Despite the mounting trouble, Mr. Guo said he had given blunt advice to his classmate, Mr. Zheng. "I told him that you have a choice," he said. "If you drop the matter and admit that you were wrong, you can go free. But if you do that, nobody will respect you."
   Mr. Zheng remained resolute, but his appeal was ultimately rejected.
   Mr. Guo's feelings about social justice developed only gradually. Slowly, in the course of his practice, activism bit him, he says, as he began exchanging ideas with other lawyers about how to improve the workings of China's rickety legal system and to protect individual rights. Encouraged by colleagues, Mr. Guo eventually began posting his thoughts on legal issues on the Internet. He emerged as a prominent figure in local law circles, someone looked up to and regarded with awe by younger lawyers.
   "Most Chinese lawyers just want to make money, to become rich," Mr. Guo said in an initial interview some weeks ago, sounding almost like a happy warrior. "I want to make money, too, but as a man, I don't want to forget my purpose, or forget higher ideals. I believe that, one case at a time we can change the legal system."
   SEEN again more recently, after the news that Mr. Zheng's appeal had been denied, the lawyer seemed like a different man, defeated, even depressed. Another case he had taken on, an even more radical challenge to the system, was now headed to a foreordained defeat. It was a defense of a citizen's rights under the Constitution to try to form an independent political party.
   Speaking at a teahouse, dressed casually in short sleeves, Mr. Guo somberly announced he was quitting the law. He had been spending his own money to argue cases like these and had not had any income for the last four months, and could not support his family.
   The political case had meaning for him because he saw some value in putting his arguments on the Internet. "It is the demand of the people and of the times to end one-party rule and to free the press," he wrote in his bold summation. The authorities, however, had already blocked Mr. Guo's writings from the legal Web sites he once used.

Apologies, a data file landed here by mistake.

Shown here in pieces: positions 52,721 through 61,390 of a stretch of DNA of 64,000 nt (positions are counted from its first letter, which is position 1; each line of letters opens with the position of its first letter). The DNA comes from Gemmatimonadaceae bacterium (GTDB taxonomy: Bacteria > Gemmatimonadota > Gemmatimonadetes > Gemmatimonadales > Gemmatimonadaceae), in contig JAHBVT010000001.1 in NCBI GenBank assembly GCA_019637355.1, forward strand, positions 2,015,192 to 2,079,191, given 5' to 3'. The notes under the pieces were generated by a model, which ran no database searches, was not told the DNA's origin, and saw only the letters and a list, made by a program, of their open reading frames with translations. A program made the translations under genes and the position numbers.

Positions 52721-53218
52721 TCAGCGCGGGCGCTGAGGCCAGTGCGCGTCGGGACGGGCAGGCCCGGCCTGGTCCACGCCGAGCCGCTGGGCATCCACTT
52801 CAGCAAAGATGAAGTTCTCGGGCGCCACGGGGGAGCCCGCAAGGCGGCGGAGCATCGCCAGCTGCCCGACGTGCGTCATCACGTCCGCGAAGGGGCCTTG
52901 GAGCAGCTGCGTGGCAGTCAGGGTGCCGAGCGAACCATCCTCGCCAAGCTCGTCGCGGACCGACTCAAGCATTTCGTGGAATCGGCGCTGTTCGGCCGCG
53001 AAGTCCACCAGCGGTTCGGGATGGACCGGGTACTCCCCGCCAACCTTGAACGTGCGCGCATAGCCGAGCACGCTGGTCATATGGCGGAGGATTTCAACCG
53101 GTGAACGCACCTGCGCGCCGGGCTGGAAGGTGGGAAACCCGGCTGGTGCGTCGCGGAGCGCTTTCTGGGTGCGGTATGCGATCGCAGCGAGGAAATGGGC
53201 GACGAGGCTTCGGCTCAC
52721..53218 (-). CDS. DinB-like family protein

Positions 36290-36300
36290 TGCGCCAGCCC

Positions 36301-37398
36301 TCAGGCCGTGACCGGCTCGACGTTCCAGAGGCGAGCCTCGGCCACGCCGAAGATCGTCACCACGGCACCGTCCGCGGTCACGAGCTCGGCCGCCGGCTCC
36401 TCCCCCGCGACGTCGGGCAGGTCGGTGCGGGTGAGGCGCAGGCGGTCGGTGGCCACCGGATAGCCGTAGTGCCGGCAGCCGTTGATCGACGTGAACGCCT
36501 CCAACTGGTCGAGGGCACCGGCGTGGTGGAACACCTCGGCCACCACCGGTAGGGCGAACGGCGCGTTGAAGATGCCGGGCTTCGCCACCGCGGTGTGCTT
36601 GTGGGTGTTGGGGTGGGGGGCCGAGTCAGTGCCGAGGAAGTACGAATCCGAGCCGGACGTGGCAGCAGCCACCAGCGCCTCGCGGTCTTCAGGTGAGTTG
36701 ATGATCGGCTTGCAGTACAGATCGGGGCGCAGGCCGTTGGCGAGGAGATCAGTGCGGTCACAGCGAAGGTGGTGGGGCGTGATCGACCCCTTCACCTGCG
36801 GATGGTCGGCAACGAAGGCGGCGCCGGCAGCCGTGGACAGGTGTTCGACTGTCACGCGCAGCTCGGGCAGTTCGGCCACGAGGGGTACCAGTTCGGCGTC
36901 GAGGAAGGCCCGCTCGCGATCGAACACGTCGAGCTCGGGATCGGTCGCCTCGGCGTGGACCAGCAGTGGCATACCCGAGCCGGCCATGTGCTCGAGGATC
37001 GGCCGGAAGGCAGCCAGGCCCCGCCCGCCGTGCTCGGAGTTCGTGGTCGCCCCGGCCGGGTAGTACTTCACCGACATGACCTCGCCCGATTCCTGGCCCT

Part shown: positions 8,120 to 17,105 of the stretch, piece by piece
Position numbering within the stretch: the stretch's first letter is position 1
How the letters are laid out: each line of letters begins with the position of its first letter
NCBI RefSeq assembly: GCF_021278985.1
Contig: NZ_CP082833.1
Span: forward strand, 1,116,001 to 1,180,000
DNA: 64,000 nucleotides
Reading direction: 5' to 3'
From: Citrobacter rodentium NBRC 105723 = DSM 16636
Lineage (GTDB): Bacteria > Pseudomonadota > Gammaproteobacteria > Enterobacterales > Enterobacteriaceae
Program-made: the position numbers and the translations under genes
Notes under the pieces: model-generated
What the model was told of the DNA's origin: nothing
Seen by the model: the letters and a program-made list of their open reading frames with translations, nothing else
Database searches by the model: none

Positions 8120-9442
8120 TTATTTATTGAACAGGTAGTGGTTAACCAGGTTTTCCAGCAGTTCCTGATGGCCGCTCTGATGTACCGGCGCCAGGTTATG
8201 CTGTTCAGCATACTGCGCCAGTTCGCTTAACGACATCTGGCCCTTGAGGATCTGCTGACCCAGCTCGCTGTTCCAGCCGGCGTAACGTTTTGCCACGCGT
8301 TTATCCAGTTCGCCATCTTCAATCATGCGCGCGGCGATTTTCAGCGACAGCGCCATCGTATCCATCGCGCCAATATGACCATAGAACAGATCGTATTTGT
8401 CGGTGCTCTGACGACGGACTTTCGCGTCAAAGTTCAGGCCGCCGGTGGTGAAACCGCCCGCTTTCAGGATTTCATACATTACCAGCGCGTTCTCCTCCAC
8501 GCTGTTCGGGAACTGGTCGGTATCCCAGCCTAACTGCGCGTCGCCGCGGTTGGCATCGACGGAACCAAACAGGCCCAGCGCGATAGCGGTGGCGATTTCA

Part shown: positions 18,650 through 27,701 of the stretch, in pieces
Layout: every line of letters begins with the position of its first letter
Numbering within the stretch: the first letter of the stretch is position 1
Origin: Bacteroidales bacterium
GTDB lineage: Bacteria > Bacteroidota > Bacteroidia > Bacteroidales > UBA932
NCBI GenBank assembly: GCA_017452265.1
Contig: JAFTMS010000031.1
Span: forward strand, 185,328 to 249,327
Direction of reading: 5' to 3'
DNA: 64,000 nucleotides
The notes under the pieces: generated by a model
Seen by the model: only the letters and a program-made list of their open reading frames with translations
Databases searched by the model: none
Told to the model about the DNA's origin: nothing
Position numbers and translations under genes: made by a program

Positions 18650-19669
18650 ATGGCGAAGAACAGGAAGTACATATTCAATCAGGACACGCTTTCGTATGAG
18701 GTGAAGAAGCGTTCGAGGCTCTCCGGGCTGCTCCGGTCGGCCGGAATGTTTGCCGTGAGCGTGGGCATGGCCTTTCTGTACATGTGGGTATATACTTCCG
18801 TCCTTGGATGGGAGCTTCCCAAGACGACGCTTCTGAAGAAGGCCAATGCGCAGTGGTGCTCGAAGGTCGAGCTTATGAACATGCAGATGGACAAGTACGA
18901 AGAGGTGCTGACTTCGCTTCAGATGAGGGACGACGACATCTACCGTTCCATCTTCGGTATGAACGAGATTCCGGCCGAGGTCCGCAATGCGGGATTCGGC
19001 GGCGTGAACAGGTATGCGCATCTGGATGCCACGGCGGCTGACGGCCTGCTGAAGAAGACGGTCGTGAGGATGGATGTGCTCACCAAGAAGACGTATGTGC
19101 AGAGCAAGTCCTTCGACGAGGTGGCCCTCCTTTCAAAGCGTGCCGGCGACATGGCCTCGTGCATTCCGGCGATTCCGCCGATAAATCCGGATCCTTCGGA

"I always thought things would gradually get better," Mr. Guo said, explaining how things had come to this pass. "I now realize how dark our society is, and our legal system is just the same."
   Fighting with city hall in Shanghai - and losing Published in International HeraldTribune - Indexed on Sep 17, 2004 Relevance: SHANGHAI When Guo Guoting pauses tothink about the course his life has taken, it is the jagged lines, the results ... shanghai.newstrove.com/ - 101k
   Fujian Post
   ... Fighting with city hall in Shanghai - and losing When Guo Guoting pauses to thinkabout the course his life has taken, it is the jagged lines, the results of a seriesof accidents, that impress him most.As a college student, he set his sights ... www.fujianpost.com/ - 101k
   IHT: Asia/Pacific
   ... Australia: News.com.au. A Special Section for Expats. AT HOME ABROAD. Fighting withcity hall in Shanghai - and losing. When Guo Guoting pauses to think about the coursehis life has taken, it is the jagged lines that impress him most.Diplomat ...www.kniff.de/cgi-bin/cgiproxy/nph-proxy.cgi/ 010110A/http/www.iht.com/asia.html -